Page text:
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Cowboys use of play-action a killer in 35-17 win over division rival Giants [video breakdown]

It’s 100% Kellen Moore season.

New York Giants v Dallas Cowboys Photo by Tom Pennington/Getty Images

Dating back to 2017, Cowboys fans begged for a new-and-improved offense under Scott Linehan. While Linehan’s offense was always good enough to get by, many saw the plays, yards, and even touchdowns left on the field due to the predictable play-calling and personnel packages.

In 2019, things seem to be headed in a different direction under Kellen Moore. All the things the Cowboys fans begged for in the last few years came to light in a masterful performance from Kellen Moore. After just one showing, things are different in Big D. Dak Prescott looks to have taken the next step, the offensive line is back to being dominant, and we’re no longer seeing Ezekiel Elliott running into a brick wall. One of the most obvious improvements from 2017-2018 to 2019 is the use of play-action.

The Kellen Moore offense used play-action on 46.9% of Dak Prescott’s dropbacks against the Giants in the season opener, which was the second-highest rate in week one. On these play-action plays, Prescott completed 14 of his 15 passes, for 207 yards, and three touchdowns. That is tremendous. In 2017, the Cowboys used play-action on just 25% of the snaps, which ranked right below league average.

The threat of play-action was impactful with Ezekiel Elliott, Jamize Olawale, or Tony Pollard in the backfield. Below are some of the most obvious impacts of play-action that showed up on the All-22.

This is a RPO look from the Cowboys offense. A few things to note on this play; Dak Prescott is reading Antoine Bethea (#41), the safety at the top left corner of the screen on the RPO, and the ball has to come out fast, to avoid an illegal man downfield penalty. This is one play that really stood out to me on Dak Prescott’s confidence. As soon as Prescott sees Bethea take just a few steps towards the line of scrimmage on the play-fake, Prescott then sees a window to get the ball into to Michael Gallup. This isn’t a wide-open window, and he has too put the ball far enough in front of Gallup so the corner cannot make a play on the football, but also out of the reach of Bethea, who has now reacted to the pass. This is a confident, gutsy throw from Prescott that resulted in a nice gain for the offense.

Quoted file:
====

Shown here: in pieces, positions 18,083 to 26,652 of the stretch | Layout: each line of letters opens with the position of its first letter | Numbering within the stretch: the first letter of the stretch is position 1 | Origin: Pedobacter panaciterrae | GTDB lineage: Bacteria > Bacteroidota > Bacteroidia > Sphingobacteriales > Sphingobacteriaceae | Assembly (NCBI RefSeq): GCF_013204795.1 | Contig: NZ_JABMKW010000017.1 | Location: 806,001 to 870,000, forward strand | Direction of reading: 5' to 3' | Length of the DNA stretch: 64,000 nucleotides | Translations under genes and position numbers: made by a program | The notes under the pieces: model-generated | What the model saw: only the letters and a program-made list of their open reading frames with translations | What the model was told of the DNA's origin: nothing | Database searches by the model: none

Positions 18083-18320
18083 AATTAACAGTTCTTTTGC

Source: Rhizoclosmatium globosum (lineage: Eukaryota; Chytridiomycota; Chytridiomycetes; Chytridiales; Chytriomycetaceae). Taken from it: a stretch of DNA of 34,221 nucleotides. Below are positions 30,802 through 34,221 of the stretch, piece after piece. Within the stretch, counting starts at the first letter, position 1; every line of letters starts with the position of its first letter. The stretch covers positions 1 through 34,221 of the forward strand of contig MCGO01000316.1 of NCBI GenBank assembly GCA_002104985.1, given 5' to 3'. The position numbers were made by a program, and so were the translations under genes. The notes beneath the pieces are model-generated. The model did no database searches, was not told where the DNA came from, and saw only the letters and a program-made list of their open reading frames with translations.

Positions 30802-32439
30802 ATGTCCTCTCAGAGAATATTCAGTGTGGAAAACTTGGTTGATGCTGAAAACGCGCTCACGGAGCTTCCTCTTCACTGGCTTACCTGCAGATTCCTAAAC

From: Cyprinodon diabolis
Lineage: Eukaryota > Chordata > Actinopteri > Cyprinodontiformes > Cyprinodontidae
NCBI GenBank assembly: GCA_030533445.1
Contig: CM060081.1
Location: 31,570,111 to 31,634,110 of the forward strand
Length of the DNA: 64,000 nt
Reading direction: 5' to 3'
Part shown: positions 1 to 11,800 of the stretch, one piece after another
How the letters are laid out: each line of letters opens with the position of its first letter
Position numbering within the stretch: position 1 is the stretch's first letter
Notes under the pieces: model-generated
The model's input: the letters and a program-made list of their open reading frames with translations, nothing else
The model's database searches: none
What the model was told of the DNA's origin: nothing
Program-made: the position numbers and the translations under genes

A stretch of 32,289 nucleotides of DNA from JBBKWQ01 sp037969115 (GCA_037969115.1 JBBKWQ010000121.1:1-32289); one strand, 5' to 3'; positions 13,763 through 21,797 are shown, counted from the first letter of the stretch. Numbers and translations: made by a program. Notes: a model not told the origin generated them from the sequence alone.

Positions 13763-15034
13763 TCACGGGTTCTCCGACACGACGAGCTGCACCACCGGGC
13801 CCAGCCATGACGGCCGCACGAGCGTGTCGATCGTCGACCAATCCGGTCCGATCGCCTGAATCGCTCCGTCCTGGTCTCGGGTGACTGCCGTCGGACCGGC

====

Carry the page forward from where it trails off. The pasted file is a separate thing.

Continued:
This is the first play of the game for the Cowboys offense. While it’s not a huge play, the deception of play-action completely fools the Giants defense. Both of the linebackers bite rather hard on the play-fake, and Jabrill Peppers (top of screen safety) sells completely out for the run. This is a play I can see the Cowboys using a ton on first downs. But eventually running Cooper on a deep post, which would be a huge play, if the safety bites as hard as Peppers did on this play.

Another RPO look from Kellen Moore to pick up easy yardage after a holding call on Zack Martin. Tony Pollard is the running back on this play, and Dak Prescott is reading the linebacker’s triggers off the give. Once Prescott sees both of the linebackers commit to the running back, he has an easy pitch-and-catch to Blake Jarwin to pick up a nice chunk of yardage that they lost on the previous play.

Another great use of play-action by Kellen Moore in a goal-to-go scenario. The Cowboys tendencies of being a run-heavy team can completely fool defenses, especially in the red zone. In this area of the field, the field shrinks, and the ability to get open is much tougher than in between the 20’s. Moore dials up a great play-call here to get Jason Witten wide open after selling run-block throughout the play-fake. The offensive line all carries out their blocks to the left, which takes all the defenders away from the primary target (Witten). Once the DB commits to working down the line of scrimmage to stop the run, Witten can release for the easy touchdown.

It doesn’t take much for an NFL wide receiver to get wide open. Any deception you can give a defense to help that out is very smart. This play for instance isn’t a play-fake that completely fools the defense, but it does just enough to allow Randall Cobb all the space he needs for his first touchdown with the Dallas Cowboys. I love this design, because not only does the linebacker (#47) have to hold through the play-fake, but he also has Jason Witten pulling right at him, then running a shallow cross. The slight hesitation to gain depth in his drop, then the slight step to cover Witten’s route, leaves the middle of the field wide open for Dak Prescott and Randall Cobb to connect.

Last but not least, here’s another scenario where the personnel grouping, and threat of running the football leads to an easy pitch-and-catch for Dak and Michael Gallup. Antoine Bethea is actually coming on what looks to be a safety blitz (which also helps), but then again, take a look at where those linebackers are when Dak decides to pull the football and deliver a strike to Gallup. This is a bit of an assumption, but it sure looks like Prescott knew the safety blitz was coming pre-snap, and knew he’d have to pull the ball sooner than he normally would to get the football out safely to Gallup running a slant over the safeties head. The reason I point this out, is the play-fake wasn’t even played through all the way, and it still put both of the linebackers completely out of position.

Kellen Moore, Dak Prescott, and the rest of the passing game was absolutely phenomenal in week one. They will need to carry that great performance over to week two if they want to start the season of 2-0 with two divisional wins. In Kellen we trust.

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